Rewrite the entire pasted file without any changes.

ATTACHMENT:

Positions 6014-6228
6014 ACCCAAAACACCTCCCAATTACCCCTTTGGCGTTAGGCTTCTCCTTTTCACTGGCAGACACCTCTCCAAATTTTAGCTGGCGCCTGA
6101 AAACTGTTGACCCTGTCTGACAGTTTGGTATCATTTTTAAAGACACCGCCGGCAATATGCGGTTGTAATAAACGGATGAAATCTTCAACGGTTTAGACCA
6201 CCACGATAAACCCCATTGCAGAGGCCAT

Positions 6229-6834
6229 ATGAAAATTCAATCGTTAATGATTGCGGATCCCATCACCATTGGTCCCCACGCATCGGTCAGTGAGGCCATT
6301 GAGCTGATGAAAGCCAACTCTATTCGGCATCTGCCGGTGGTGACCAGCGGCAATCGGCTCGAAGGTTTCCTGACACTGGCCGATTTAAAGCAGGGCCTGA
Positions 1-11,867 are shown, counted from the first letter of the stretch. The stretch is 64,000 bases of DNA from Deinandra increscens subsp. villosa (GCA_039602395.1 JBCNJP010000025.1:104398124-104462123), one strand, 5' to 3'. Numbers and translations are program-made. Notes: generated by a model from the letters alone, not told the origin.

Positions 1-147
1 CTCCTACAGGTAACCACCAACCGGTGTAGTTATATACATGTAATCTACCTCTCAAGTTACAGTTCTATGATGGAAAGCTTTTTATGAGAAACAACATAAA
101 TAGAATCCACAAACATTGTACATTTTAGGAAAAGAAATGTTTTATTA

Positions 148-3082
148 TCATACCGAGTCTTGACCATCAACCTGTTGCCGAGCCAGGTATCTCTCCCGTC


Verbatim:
Positions 6014-6228
6014 ACCCAAAACACCTCCCAATTACCCCTTTGGCGTTAGGCTTCTCCTTTTCACTGGCAGACACCTCTCCAAATTTTAGCTGGCGCCTGA
6101 AAACTGTTGACCCTGTCTGACAGTTTGGTATCATTTTTAAAGACACCGCCGGCAATATGCGGTTGTAATAAACGGATGAAATCTTCAACGGTTTAGACCA
6201 CCACGATAAACCCCATTGCAGAGGCCAT

Positions 6229-6834
6229 ATGAAAATTCAATCGTTAATGATTGCGGATCCCATCACCATTGGTCCCCACGCATCGGTCAGTGAGGCCATT
6301 GAGCTGATGAAAGCCAACTCTATTCGGCATCTGCCGGTGGTGACCAGCGGCAATCGGCTCGAAGGTTTCCTGACACTGGCCGATTTAAAGCAGGGCCTGA
Positions 1-11,867 are shown, counted from the first letter of the stretch. The stretch is 64,000 bases of DNA from Deinandra increscens subsp. villosa (GCA_039602395.1 JBCNJP010000025.1:104398124-104462123), one strand, 5' to 3'. Numbers and translations are program-made. Notes: generated by a model from the letters alone, not told the origin.

Positions 1-147
1 CTCCTACAGGTAACCACCAACCGGTGTAGTTATATACATGTAATCTACCTCTCAAGTTACAGTTCTATGATGGAAAGCTTTTTATGAGAAACAACATAAA
101 TAGAATCCACAAACATTGTACATTTTAGGAAAAGAAATGTTTTATTA

Positions 148-3082
148 TCATACCGAGTCTTGACCATCAACCTGTTGCCGAGCCAGGTATCTCTCCCGTC